Growing up, I always felt stuck between two worlds. My family has always observed Jewish rituals and commandments, and therefore, belonged to a traditional congregation. However, we also identify with the more modern Jewish community’s ideology and warmth, where observance is often less common. While I was partially drawn to Emory because of its active and vibrant Jewish life, I did not consider that, despite the large number of Jews, the observant population would be quite limited.
One of the most central aspects of Jewish observance is the Sabbath, or Shabbat. Friday to Saturday evening marks the Jewish day of rest. For this period of twenty-five hours, acts of creation and work, such as the use of electricity, writing, and driving, are prohibited. Disengaging from these activities can be isolating, and therefore, having a strong community to celebrate Shabbat with is integral to the experience. As my first Shabbat at college approached, I grew concerned about how I would sustain my observance without a community to support me.
I began my Shabbat by attending Hillel, the Foundation for Jewish Campus Life that hosts weekly Shabbat dinner and prayers. With tunes reminiscent of my summer camp and a traditional Friday night meal, this experience certainly gave me the familiar sense of community that I was striving to find. However, as I arrived at my dorm, I immediately returned to my apprehensive state. Twenty-four hours of Shabbat still remained, and I did not know who I would spend them with when everyone was busy binging on Netflix, doing homework, or exploring Atlanta while I was restricted to reading in my bed.
I frantically called my parents, willing to use my phone on Shabbat if it meant gaining some insights and support. “Be easy on yourself,” they told me, and this was not the first time I needed this reminder. “This is a period of adjustment, and you can only do what feels manageable. Give yourself time to find an arrangement that you feel comfortable with.” Until then, they encouraged me to strive to maintain the spirit of the day, even if I found it unsustainable to adhere to all of the legalities.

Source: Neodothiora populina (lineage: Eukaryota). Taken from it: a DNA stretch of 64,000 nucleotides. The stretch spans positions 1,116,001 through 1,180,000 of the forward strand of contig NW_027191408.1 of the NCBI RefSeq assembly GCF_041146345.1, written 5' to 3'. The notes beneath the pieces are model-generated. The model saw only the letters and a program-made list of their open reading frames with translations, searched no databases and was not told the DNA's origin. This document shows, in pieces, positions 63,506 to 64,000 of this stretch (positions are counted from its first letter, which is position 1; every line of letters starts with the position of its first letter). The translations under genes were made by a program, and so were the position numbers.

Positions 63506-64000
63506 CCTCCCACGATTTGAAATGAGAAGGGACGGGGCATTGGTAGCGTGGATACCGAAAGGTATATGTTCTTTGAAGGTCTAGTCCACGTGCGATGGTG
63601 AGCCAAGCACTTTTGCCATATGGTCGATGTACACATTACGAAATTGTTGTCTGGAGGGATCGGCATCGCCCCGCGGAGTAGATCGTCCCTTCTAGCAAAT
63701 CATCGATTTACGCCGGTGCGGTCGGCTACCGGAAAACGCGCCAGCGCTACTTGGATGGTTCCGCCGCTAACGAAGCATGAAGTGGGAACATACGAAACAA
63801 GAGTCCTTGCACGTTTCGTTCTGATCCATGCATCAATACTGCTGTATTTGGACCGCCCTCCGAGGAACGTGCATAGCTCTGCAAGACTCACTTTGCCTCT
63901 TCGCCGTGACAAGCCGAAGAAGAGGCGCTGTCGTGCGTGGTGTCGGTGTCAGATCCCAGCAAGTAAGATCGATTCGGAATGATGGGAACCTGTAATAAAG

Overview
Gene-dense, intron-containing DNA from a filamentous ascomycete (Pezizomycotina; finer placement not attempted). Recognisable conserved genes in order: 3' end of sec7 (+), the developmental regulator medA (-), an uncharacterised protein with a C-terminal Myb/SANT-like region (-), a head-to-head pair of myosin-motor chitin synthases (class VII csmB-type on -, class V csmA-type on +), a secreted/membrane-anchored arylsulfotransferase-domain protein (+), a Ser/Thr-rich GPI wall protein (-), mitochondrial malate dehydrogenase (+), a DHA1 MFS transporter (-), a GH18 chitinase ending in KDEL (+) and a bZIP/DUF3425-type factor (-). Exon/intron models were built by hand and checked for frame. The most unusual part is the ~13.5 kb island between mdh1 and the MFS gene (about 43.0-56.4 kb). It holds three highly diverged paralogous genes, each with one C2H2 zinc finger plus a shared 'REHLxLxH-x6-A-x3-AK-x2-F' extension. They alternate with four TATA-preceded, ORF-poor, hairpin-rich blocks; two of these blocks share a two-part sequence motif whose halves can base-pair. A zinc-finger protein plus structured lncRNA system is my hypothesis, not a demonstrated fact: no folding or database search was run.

As my parents spoke, I began engaging in an internal dialogue about my thoughts on the matter. They had been so understanding, but was their approach too generous? I had been observing Shabbat my whole life, and I let it go so easily. Too easily? My failure to practice Shabbat alone must indicate a lack of commitment to Judaism, I judged. And what will my friends and teachers – who invested so much and were so confident in my religious connection – think about this sudden development? Even though I am using my phone, should I resist opening the Facebook app, so my friends do not see that I am active? No matter how much justification I could offer for my personal choices, I could not help feeling ashamed, blaming myself for taking the easy way out, even as I repeated the motto “be easy on yourself” in my head. The dialogue persisted, and I felt little relief.
Even though I did not immediately arrive at a conclusion that I had full confidence in, there was nothing to do but compromise. I spent my day resting, taking a tranquil walk at Lullwater Preserve, and joining a community for a traditional Shabbat lunch. I also settled for a little Netflix watching. Of course, there were still holes in my day, but I felt fairly positive about my approach, despite its limitations.
My experience of this single day spoke to a larger truth about the college transition. I cannot expect it to be effortless, and there will be unforeseen challenges. It will take time to adjust and make choices I feel comfortable with as I gain independence. Sometimes I miss the comfort of spending Shabbat at home, but I know that as I find a way to sustain this practice in college, I will develop true ownership over it, and that will be incredibly meaningful. Isn’t that what college is about?
Prototypes, LLC Clever. “Storyboard Creator | Comic Strip Maker | Graphic Organizer.” Storyboard That, www.storyboardthat.com/storyboard-creator.